Temperature reconstructions indicate that the Pliocene was approximately 3(°)C warmer globally than today, and several recent reconstructions of Pliocene atmospheric CO2 indicate that it was above pre-industrial levels and similar to those likely to be seen this century. However, many of these reconstructions have been of relatively low temporal resolution, meaning that these records may have failed to capture variations associated with the 41 kyr glacial-interglacial cycles thought to have operated in the Pliocene. Here we present a new, high temporal resolution alkenone carbon isotope-based record of pCO2 spanning 3.3-2.8 Ma from Ocean Drilling Program Site 999. Our record is of high enough resolution (approx. 19 kyr) to resolve glacial-interglacial changes beyond the intrinsic uncertainty of the proxy method. The record suggests that Pliocene CO2 levels were relatively stable, exhibiting variation less than 55 ppm. We perform sensitivity studies to investigate the possible effect of changing sea surface temperature (SST), which highlights the importance of accurate and precise SST reconstructions for alkenone palaeobarometry, but demonstrate that these uncertainties do not affect our conclusions of relatively stable pCO2 levels during this interval.
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http://dx.doi.org/10.1098/rsta.2013.0094DOI Listing
October 2013

Carbon and chlorine isotope fractionation during microbial degradation of tetra- and trichloroethene.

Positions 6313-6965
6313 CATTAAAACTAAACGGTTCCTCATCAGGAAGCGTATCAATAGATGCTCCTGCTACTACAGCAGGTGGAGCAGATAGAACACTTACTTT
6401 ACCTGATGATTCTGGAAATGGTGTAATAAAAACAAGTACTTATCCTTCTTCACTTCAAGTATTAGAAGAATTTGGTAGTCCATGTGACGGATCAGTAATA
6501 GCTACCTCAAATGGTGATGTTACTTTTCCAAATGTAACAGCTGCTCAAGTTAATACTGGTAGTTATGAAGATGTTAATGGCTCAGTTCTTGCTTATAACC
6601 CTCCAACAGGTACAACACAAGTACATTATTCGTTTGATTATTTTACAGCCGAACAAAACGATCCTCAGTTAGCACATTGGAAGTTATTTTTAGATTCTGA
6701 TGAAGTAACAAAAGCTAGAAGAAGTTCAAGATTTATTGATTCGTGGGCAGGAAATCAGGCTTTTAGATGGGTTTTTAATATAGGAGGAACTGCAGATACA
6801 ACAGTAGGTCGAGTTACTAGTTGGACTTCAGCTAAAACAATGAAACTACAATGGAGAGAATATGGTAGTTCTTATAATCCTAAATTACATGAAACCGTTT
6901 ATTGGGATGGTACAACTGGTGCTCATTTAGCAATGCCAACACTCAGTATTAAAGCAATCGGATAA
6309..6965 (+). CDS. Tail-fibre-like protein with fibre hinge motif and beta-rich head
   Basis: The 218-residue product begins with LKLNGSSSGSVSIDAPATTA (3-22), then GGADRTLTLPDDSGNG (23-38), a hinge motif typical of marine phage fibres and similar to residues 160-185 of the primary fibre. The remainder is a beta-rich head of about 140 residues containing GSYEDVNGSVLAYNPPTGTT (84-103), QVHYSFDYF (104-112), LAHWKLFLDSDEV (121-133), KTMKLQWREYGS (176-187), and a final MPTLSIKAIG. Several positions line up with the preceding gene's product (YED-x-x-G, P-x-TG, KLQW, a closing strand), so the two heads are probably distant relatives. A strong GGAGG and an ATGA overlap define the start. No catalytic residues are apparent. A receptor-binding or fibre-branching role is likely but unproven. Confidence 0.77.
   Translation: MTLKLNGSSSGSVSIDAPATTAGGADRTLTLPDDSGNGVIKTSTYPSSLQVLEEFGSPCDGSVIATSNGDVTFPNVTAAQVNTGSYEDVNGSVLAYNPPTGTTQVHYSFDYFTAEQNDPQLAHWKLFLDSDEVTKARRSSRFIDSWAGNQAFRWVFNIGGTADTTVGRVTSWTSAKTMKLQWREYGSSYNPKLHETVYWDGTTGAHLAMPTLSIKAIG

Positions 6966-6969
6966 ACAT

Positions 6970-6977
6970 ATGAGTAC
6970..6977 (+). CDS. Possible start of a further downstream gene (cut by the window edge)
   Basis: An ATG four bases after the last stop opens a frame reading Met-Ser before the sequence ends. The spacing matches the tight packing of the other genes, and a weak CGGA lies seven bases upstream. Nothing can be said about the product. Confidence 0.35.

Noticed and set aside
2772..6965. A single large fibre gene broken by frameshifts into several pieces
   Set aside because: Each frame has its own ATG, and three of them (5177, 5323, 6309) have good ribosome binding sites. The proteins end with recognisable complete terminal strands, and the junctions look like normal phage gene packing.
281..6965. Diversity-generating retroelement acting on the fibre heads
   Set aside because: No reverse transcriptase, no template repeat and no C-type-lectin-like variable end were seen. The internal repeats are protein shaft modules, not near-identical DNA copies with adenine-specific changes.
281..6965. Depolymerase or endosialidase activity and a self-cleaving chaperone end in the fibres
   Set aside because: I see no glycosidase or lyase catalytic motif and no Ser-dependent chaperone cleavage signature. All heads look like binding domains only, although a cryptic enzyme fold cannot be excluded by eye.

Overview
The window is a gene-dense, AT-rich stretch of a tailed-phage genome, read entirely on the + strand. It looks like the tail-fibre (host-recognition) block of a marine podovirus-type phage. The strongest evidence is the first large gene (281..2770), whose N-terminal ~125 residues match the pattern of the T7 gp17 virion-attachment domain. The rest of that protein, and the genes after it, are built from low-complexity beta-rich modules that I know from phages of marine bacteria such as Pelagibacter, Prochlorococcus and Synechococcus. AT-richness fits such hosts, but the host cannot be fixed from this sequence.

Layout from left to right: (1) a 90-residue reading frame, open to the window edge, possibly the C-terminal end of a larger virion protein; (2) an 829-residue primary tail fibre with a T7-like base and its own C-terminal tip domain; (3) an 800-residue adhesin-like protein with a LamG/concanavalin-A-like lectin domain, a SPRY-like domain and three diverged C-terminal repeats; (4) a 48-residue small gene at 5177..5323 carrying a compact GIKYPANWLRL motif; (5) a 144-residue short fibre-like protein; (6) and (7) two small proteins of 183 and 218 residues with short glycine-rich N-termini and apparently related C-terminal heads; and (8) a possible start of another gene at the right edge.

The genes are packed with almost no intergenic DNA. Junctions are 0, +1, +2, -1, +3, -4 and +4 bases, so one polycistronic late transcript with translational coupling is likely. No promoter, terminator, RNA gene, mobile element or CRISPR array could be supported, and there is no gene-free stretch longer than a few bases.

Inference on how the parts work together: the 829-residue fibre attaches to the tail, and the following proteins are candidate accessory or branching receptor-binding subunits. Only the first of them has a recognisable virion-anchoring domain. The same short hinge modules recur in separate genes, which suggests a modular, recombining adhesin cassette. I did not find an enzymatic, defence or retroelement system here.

Environ Sci Technol 2013 Jun 4;47(12):6449-56. Epub 2013 Jun 4.

Department of Applied Environmental Science, ITM, Stockholm University, 106 91 Stockholm, Sweden.

Two-dimensional compound-specific isotope analysis (2D-CSIA), combining stable carbon and chlorine isotopes, holds potential for monitoring of natural attenuation of chlorinated ethenes (CEs) in contaminated soil and groundwater. However, interpretation of 2D-CSIA data sets is challenged by a shortage of experimental Cl isotope enrichment factors. Here, isotope enrichments factors for C and Cl (i.e., εC and εCl) were determined for biodegradation of tetrachloroethene (PCE) and trichloroethene (TCE) using microbial enrichment cultures from a heavily CE-contaminated aquifer. The obtained values were εC = -5.6 ± 0.7‰ (95% CI) and εCl = -2.0 ± 0.5‰ for PCE degradation and εC = -8.8 ± 0.2‰ and εCl = -3.5 ± 0.5‰ for TCE degradation. Combining the values for both εC and εCl yielded mechanism-diagnostic εCl/εC ratios of 0.35 ± 0.11 and 0.37 ± 0.11 for the degradation of PCE and TCE, respectively. Application of the obtained εC and εCl values to a previously investigated field site gave similar estimates for the fraction of degraded contaminant as in the previous study, but with a reduced uncertainty in assessment of the natural attenuation. Furthermore, 16S rRNA gene clone library analyses were performed on three samples from the PCE degradation experiments. A species closely related to Desulfitobacterium aromaticivorans UKTL dominated the reductive dechlorination process. This study contributes to the development of 2D-CSIA as a tool for evaluating remediation strategies of CEs at contaminated sites.
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http://dx.doi.org/10.1021/es305236yDOI Listing
June 2013

Archaeol: an indicator of methanogenesis in water-saturated soils.

Archaea 2012 22;2012:896727. Epub 2012 Nov 22.

Organic Geochemistry Unit, Bristol Biogeochemistry Research Centre and The Cabot Institute, School of Chemistry, University of Bristol, Cantock's Close, Bristol BS8 1TS, UK.